Another hall of fame, the M Club at the University of Memphis, will induct seven new members to its hall of fame on Sept. 18. Similar to the group at Southern Miss, the M Club is the collection of former letter winners who remain involved in Tigers Athletics.  On top of the seven new hall members, the ceremony will hand out four other awards to supporters of the university, including Alan Graf, Jr., executive vice president and chief financial officer for FedEx Corporation, a long supporter of Tiger Athletics. This duel celebration creates an ideal atmosphere to celebrate accomplishments on the the field and in its foundation. It simultaneously ensures the event can be used for development purposes, enhancing the revenue generation capability of the ceremony.

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Mark Mulder attended MSU's first pitch event.

Mark Mulder attended MSU's first pitch event.

While March typically signifies the heating up of basketball action across the country, it also marks the beginning of the NCAA baseball season. With the familiar ping of aluminum bats being heard across the country, several programs are seeking to take advantage of rising popularity of the sport.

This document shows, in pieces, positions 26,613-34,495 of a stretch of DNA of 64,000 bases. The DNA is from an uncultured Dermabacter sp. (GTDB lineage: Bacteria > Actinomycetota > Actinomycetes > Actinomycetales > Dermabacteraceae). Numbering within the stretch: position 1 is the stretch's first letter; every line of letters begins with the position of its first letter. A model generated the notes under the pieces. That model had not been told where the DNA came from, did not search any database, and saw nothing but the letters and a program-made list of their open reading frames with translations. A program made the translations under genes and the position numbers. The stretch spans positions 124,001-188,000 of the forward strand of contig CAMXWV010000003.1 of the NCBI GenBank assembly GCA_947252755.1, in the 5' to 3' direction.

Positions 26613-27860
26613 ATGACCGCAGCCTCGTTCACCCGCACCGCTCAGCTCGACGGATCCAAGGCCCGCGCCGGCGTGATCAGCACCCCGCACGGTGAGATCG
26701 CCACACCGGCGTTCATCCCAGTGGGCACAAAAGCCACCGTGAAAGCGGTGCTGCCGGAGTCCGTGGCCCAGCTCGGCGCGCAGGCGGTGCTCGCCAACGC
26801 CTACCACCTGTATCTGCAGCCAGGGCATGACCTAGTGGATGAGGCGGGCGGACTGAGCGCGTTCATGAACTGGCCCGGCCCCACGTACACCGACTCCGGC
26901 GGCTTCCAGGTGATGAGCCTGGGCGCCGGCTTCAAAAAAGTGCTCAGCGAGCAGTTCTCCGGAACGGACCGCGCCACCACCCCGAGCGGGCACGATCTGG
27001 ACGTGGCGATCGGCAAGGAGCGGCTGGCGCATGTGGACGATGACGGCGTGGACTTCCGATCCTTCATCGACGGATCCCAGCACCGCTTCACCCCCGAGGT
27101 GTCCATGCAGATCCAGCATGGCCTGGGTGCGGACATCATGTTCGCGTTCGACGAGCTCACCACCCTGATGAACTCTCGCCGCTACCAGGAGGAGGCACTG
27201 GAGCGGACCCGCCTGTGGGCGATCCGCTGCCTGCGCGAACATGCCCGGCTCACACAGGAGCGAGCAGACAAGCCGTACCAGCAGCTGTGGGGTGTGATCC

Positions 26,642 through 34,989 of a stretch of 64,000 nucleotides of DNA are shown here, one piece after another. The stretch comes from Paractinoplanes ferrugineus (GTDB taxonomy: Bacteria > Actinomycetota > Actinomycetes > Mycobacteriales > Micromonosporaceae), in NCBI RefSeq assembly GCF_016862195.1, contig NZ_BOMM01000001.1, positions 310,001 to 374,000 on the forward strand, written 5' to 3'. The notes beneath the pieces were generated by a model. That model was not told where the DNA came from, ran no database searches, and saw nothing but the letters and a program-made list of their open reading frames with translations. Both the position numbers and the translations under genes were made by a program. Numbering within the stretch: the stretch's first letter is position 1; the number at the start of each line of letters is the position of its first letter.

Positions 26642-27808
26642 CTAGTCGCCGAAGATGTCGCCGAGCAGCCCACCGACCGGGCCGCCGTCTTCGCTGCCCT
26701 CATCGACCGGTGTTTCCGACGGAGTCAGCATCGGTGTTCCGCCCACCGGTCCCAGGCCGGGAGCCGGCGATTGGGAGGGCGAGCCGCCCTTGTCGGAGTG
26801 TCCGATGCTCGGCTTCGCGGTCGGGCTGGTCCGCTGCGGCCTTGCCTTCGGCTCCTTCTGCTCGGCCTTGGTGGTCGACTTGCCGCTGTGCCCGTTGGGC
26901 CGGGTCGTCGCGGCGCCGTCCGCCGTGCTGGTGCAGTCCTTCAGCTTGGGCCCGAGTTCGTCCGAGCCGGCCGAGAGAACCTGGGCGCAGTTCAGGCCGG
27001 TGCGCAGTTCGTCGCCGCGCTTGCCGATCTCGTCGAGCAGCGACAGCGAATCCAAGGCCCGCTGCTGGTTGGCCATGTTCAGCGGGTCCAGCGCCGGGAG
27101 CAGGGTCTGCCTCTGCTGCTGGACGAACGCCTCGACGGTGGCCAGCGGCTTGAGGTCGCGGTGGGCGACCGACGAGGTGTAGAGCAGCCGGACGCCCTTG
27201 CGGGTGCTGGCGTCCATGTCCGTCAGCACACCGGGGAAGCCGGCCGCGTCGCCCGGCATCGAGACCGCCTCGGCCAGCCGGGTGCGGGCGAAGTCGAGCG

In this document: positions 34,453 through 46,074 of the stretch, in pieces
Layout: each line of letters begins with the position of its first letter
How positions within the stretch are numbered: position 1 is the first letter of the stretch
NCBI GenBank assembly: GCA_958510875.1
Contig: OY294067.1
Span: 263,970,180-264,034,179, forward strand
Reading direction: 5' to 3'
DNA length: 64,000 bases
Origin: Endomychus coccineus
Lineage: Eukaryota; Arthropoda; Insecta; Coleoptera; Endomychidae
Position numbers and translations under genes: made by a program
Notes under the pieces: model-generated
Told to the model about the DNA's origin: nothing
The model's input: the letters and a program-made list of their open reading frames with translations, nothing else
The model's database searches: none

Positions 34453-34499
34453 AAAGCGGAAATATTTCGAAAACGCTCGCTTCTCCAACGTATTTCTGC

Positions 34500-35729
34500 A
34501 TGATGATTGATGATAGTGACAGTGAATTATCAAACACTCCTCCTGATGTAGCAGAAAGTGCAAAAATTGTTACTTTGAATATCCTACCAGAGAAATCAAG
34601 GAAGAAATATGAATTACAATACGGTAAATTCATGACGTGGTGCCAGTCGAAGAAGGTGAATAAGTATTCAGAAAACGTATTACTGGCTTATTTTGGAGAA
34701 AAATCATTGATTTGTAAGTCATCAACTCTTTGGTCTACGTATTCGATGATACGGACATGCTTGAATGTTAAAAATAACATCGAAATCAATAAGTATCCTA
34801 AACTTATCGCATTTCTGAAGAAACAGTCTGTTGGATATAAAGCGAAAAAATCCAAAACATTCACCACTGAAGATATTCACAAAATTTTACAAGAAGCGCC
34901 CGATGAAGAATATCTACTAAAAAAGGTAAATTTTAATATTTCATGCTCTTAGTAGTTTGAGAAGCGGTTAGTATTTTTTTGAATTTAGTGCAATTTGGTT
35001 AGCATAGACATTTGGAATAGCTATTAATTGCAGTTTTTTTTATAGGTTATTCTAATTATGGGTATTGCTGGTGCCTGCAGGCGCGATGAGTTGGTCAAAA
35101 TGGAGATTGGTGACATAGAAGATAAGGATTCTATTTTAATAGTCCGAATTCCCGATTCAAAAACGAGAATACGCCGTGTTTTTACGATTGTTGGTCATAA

There are several departments from around the country that are creating “First Pitch” events and dinner for fans, staff and donors. These events typically include a highlight of former players, which in the case of Michigan State included legends such as Steve Garvey and Mark Mulder, a dinner and awards ceremony. The dinner is where the funds are primarily raised, with money being charged per plate in addition to silent auctions of baseball gear and trip opportunities.

These events serve as a direct way to connect with former baseball alumni and raise funds for the program. Typically held in early February to enable professional players a chance to come back to campus, the money raised here almost always will be restricted to the baseball program. However, this is a vital way raise awareness and build a solid connection with alumni and fans.

Other examples of baseball first pitch events were held at Virginia Tech, Utah, and Temple just to name a few.